New Hampshire Termination of Lease Notice to Quit Law
Landlord Tenant – Lease Termination – New Hampshire
Notice to Quit:
I. If a nonresidential tenant neglects or refuses to pay rent due and in arrears, upon demand, 7 days’ notice shall be sufficient; if the rent is payable more frequently than once in 3 months, whether such rent is due or not, a notice equal to the rent period shall be sufficient, and 3 months’ notice shall be sufficient in all cases.
II. For all residential tenancies, 30 days’ notice shall be sufficient in all cases; provided, however, that 7 days’ notice shall be sufficient if the reason for the termination is as set forth in RSA 540:2, II(a), (b), or (d).
III. The notice to quit shall state with specificity the reason for the eviction.
IV. If the notice to quit is based on nonpayment of rent, the notice shall inform the tenant of his right, if any, to avoid the eviction by payment of the arrearages and liquidated damages in accordance with RSA 540:9. § 540:3
Such demand shall be sufficient if made upon the tenant or occupant at any time after the rent becomes due and prior to the service of such notice to quit. § 540:4
Service of Demand and Notice to Quit:
Any notice of a demand for rent or a notice to quit may be served by any person and may be served upon the tenant personally or left at his last and usual place of abode. Proof of service must be shown by a true and attested copy of the notice accompanied by an affidavit of service, but the affidavit need not be sworn under oath. A notice of a demand for rent shall be sufficient if served upon the tenant at any time after the rent becomes due and prior to the service of a notice to quit. § 540:5
Demand of Rent:
Where, to constitute a forfeiture for a violation of the condition of a written lease, a demand of rent is required such demand may be made as provided RSA 540:5. § 540:7
Termination of Tenancy:
I. The lessor or owner of nonrestricted property may terminate any tenancy by giving to the tenant or occupant a notice in writing to quit the premises in accordance with RSA 540:3 and 5.
II. The lessor or owner of restricted property may terminate any tenancy by giving to the tenant or occupant a notice in writing to quit the premises in accordance with RSA 540:3 and 5, but only for one of the following reasons:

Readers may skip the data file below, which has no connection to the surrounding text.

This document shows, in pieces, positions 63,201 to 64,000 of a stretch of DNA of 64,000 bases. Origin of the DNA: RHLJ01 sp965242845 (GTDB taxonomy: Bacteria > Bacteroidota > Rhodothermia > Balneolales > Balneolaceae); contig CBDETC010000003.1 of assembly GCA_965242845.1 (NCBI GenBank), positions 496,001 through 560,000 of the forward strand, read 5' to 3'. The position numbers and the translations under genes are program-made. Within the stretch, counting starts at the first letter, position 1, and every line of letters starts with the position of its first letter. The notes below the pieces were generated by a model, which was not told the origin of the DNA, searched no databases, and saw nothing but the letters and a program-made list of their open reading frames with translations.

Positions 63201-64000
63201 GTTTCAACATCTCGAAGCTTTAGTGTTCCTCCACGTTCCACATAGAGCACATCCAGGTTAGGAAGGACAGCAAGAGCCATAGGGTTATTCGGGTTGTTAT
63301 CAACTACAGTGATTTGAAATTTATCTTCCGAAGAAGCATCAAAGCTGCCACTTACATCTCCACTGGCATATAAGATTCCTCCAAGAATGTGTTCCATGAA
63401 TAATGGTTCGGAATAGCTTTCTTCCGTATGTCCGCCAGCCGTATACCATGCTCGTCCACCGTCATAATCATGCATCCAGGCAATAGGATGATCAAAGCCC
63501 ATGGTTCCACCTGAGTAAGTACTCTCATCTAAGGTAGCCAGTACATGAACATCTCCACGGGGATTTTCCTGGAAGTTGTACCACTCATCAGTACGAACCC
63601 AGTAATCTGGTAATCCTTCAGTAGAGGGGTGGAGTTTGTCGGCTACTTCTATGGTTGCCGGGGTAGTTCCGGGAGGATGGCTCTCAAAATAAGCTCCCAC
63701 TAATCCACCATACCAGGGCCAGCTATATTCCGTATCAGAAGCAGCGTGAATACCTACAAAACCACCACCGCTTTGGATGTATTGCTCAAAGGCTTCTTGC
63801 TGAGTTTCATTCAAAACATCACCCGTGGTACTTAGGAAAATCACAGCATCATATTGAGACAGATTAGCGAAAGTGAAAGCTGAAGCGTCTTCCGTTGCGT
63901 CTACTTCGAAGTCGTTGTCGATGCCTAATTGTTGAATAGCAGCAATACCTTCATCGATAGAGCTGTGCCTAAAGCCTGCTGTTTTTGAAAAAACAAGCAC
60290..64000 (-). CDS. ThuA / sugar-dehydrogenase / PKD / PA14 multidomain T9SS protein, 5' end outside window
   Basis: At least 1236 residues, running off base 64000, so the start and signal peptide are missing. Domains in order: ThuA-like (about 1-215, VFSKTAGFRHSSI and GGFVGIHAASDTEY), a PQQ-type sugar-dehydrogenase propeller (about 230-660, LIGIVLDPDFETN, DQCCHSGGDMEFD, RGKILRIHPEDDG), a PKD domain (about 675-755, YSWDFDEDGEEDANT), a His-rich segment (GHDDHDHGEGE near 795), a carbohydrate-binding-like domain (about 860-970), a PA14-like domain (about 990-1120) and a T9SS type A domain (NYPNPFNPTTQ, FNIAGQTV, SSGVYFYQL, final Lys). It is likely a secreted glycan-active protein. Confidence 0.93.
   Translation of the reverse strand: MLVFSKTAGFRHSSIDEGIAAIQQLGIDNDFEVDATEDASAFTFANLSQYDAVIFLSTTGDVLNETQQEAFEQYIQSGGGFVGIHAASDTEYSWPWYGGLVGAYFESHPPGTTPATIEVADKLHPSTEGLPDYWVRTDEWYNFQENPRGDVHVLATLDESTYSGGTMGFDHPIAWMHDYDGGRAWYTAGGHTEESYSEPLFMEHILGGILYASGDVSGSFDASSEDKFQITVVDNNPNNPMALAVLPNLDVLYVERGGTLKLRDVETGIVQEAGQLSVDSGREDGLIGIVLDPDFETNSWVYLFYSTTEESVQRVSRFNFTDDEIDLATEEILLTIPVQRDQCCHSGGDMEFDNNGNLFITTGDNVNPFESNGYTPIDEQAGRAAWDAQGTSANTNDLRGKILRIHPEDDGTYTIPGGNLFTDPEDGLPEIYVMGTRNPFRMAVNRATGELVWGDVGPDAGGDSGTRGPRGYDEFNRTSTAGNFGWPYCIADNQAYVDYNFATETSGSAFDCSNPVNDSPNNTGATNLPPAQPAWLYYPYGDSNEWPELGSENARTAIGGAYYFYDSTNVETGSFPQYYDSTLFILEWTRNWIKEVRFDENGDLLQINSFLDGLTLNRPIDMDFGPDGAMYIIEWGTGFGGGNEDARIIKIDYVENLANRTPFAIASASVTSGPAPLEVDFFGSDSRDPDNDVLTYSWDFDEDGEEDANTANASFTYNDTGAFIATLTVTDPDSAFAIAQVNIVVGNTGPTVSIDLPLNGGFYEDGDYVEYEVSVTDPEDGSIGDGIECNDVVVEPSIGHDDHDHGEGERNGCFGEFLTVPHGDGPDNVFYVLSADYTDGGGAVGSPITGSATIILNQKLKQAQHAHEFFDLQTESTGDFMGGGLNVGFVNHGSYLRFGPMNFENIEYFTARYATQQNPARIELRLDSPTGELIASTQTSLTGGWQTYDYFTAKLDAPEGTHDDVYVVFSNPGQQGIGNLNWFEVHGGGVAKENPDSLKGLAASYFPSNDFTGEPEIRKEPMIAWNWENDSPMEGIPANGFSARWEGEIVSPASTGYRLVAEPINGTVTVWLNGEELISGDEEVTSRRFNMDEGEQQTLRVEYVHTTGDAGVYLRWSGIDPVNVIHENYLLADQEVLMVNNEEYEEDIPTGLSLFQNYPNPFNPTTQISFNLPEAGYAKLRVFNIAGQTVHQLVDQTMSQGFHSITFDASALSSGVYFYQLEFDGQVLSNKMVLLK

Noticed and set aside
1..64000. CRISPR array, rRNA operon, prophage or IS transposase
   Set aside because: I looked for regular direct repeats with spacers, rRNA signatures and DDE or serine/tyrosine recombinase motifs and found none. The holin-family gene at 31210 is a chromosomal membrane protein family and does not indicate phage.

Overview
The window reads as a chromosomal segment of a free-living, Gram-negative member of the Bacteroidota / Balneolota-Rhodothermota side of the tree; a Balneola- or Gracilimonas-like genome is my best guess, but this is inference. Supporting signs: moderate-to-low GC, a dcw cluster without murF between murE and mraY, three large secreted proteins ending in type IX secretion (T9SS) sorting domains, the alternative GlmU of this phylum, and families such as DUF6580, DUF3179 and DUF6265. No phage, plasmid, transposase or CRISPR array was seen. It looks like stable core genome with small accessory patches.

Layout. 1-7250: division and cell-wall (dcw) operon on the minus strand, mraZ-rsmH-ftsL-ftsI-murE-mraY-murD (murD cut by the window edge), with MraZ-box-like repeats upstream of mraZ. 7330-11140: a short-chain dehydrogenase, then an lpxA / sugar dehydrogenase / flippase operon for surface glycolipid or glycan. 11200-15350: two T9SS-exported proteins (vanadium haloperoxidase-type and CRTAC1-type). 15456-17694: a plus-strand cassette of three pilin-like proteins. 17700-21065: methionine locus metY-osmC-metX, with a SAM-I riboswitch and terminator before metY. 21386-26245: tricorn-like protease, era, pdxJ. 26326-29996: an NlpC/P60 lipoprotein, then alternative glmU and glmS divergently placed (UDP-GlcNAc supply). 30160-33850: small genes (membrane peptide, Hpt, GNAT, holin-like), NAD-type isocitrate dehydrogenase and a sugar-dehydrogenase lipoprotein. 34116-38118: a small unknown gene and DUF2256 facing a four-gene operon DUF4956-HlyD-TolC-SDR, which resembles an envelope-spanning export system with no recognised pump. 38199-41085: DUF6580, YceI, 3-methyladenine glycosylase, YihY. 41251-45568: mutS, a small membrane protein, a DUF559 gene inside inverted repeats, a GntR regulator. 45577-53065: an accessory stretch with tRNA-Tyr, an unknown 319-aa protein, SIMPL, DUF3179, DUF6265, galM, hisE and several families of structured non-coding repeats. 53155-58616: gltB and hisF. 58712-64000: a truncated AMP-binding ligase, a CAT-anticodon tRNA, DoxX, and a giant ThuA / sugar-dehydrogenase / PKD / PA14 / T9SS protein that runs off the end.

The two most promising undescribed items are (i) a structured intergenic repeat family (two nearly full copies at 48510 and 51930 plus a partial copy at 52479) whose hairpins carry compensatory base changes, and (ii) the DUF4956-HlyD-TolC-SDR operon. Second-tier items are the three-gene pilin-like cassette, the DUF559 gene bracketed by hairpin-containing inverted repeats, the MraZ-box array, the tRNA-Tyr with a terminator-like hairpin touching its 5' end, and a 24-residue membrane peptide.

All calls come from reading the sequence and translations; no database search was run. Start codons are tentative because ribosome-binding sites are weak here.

(a) Neglect or refusal to pay rent due and in arrears, upon demand.
(b) Substantial damage to the premises by the tenant, members of his household, or guests.
(c) Failure of the tenant to comply with a material term of the lease.
(d) Behavior of the tenant or members of his family which adversely affects the health or safety of the other tenants or the landlord or his representatives, or failure of the tenant to accept suitable temporary relocation due to lead-based paint hazard abatement, as set forth in RSA 130-A:8-a, I.
(e) Other good cause.
(f) The dwelling unit contains a lead exposure-hazard which the owner will abate by:
(1) Methods other than interim controls or encapsulation;
(2) Any other method which can reasonably be expected to take more than 30 days to perform; or
(3) Removing the dwelling unit from the residential rental market.
III. If the grounds for eviction is other good cause as set forth in paragraph II(e) of this section, and such cause is based on the actions or inactions of the tenant, members of his family, or guests, the landlord shall, prior to the issuance of the notice to quit, provide the tenant with written notice stating that in the future such actions or inactions would constitute grounds for eviction. Such notice shall be served in accordance with RSA 540:5 or by certified mail.
IV. A tenant’s refusal to agree to a change in the existing rental agreement calling for an increase in the amount of rent shall constitute good cause for eviction under paragraph II(e) of this section, provided that the landlord provided the tenant with written notice of the amount and effective date of the rent increase at least 30 days prior to the effective date of the increase.
V. “Other good cause” as set forth in paragraph II(e) of this section includes, but is not limited to, any legitimate business or economic reason and need not be based on the action or inaction of the tenant, members of his family, or guests.
VI. No tenancy shall be terminated for nonpayment of rent if:
(a) The tenant was forced to take over the landlord’s utility payments in order to prevent utility services, which the landlord agreed to provide, from being terminated;
(b) The amount of rent which the tenant is in arrears does not exceed the amount paid by the tenant to maintain utility service to the tenant’s premises; and
(c) The tenant has receipts from the utility company or other proof of payment of the amount paid to maintain utility service. § 540:2
Related New Hampshire Legal Forms
- 30 Day Notice to Pay Rent Increase or Lease Terminated for Residential Property
- 30 Day Notice to pay rent or lease terminated – Month to Month Lease – Nonresidential
- 30 Day Notice to Terminate Lease for Other Than Nonpayment of Rent – Nonresidential
- 30 Day Notice to Terminate Lease for Other Than Nonpayment of Rent – Residential
- 7 Day Notice to Pay Rent or Lease Terminates – Nonresidential or Commercial